This existential faith includes the desire to make a difference (it is, in fact, a very basic human desire). In a Christian context, this manifests itself primarily as the desire to bring others to faith in Christ. To share one's experience and motivate others to also commit themselves to God. Although there is a way in which this could be done on a purely existential level, these believers typically find themselves confronted by a barrier - most people do not easily believe if they are not convinced. They must believe that the Biblical message is trustworthy (see Paul's writings in this regard in Romans 10:14; 1 Tim. 1:15; also Mark 4:12). And to be convinced - especially in the present scientific era that we live in - these Christians need to argue, to use reason, to convince others. Although they ground their faith in an existential relation with God, they need reason to bring others to a similar faith. Like Paul, when he argued with the Greek philosophers in Athens.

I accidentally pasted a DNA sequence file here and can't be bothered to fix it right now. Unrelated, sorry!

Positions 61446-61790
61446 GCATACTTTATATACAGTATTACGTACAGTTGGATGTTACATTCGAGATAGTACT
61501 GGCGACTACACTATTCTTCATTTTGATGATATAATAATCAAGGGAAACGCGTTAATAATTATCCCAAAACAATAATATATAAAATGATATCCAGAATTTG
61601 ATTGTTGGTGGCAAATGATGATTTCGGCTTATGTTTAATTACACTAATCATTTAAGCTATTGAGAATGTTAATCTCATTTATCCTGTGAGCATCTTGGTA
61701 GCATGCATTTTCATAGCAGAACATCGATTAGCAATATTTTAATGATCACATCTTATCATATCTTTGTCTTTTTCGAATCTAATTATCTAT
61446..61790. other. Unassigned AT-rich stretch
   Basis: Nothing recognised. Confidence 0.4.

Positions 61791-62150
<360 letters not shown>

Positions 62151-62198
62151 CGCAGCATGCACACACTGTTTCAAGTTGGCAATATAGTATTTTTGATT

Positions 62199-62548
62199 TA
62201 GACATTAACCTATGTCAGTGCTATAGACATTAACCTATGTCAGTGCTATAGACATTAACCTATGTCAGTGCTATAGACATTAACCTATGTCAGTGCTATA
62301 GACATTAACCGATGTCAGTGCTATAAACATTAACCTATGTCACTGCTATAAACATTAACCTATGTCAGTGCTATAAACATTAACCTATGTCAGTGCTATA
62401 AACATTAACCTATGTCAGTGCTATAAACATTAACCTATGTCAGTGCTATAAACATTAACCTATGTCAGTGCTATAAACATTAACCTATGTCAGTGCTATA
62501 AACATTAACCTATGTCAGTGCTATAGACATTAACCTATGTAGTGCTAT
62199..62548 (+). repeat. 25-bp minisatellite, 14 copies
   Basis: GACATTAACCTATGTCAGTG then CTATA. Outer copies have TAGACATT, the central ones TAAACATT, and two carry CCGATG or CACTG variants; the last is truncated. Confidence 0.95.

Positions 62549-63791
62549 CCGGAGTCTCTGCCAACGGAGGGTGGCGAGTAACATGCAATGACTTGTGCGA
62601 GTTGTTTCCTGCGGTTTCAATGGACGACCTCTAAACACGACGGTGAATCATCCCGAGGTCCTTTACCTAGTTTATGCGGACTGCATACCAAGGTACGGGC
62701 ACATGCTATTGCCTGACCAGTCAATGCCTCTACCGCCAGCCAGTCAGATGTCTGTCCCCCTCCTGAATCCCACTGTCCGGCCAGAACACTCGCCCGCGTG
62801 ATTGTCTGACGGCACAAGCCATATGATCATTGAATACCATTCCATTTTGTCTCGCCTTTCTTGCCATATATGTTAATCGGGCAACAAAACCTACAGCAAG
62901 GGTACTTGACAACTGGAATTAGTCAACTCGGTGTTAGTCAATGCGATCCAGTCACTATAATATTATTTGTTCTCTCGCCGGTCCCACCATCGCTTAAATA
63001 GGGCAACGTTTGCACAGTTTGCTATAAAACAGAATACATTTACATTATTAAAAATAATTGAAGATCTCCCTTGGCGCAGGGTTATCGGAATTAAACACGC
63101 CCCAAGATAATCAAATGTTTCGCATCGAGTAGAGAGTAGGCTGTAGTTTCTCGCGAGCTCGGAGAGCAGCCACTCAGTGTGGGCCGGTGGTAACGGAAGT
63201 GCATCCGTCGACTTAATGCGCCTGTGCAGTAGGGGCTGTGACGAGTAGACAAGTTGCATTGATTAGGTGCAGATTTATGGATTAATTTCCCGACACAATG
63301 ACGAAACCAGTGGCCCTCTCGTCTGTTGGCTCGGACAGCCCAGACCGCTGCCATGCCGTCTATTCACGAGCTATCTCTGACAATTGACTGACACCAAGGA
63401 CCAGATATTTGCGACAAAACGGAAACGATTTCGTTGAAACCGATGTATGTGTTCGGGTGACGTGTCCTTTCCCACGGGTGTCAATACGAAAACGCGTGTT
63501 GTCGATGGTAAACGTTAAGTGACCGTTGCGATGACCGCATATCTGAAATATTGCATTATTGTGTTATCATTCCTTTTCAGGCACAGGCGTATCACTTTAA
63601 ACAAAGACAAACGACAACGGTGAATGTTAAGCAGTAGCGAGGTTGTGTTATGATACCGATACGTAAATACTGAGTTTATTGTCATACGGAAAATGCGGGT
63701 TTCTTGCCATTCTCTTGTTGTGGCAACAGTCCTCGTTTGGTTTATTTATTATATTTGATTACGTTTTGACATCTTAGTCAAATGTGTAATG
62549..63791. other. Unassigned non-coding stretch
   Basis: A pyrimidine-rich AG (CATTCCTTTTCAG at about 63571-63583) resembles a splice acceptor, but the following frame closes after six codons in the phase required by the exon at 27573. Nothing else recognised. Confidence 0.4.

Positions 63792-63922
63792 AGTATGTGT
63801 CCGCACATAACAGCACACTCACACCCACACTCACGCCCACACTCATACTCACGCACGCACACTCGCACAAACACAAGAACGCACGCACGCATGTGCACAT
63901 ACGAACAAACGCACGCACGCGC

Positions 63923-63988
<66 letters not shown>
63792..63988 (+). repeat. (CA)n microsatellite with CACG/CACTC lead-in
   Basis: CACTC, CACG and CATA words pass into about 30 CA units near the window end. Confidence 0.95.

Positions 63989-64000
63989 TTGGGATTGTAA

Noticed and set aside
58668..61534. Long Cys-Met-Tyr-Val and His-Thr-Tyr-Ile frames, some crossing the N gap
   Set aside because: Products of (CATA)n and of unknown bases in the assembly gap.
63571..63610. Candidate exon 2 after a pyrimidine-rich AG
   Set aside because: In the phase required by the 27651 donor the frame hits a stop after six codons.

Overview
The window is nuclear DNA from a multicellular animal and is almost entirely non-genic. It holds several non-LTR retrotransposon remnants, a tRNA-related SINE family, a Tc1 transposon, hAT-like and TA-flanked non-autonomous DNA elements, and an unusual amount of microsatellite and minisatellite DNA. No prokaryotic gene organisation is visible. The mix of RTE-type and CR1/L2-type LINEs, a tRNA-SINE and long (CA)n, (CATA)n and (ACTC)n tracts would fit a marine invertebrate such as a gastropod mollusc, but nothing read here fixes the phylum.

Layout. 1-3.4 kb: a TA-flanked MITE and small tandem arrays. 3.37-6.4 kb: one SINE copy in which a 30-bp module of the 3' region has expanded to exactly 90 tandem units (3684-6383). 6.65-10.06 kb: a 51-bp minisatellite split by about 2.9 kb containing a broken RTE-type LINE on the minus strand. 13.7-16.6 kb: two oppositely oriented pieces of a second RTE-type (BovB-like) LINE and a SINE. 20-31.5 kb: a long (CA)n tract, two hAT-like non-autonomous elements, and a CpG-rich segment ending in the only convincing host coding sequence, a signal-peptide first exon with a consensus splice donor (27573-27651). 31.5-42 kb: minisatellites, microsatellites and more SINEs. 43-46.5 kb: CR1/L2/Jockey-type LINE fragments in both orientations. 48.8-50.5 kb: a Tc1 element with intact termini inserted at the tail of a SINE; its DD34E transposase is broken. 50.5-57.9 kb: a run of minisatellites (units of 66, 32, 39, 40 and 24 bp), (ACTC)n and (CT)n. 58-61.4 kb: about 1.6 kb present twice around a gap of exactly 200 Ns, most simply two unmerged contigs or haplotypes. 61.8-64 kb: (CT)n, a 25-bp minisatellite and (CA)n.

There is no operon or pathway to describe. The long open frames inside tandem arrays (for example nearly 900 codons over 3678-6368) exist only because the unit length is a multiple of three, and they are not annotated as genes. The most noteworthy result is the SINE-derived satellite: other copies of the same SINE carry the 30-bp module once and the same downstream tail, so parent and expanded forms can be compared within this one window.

Since most of these existential believers do not accentuate reason - for them it is not really important what science thinks - this aspect of their humanness is not very well developed. Having feelings of uncertainty result in them seeing the world around them, which operates for the most part according to reason, as a threat - even as a danger.  To reinforce their faith, to guard their views against arguments that they are not able to answer, these believers use all sorts of rules and laws to protect themselves and their community against the outside world - which often results in them leading very legalistic lives. And this strategy is indeed very effective in protecting them against arguments from atheistic thinkers like Richard Dawkins - they do not read such books or watch movies [1].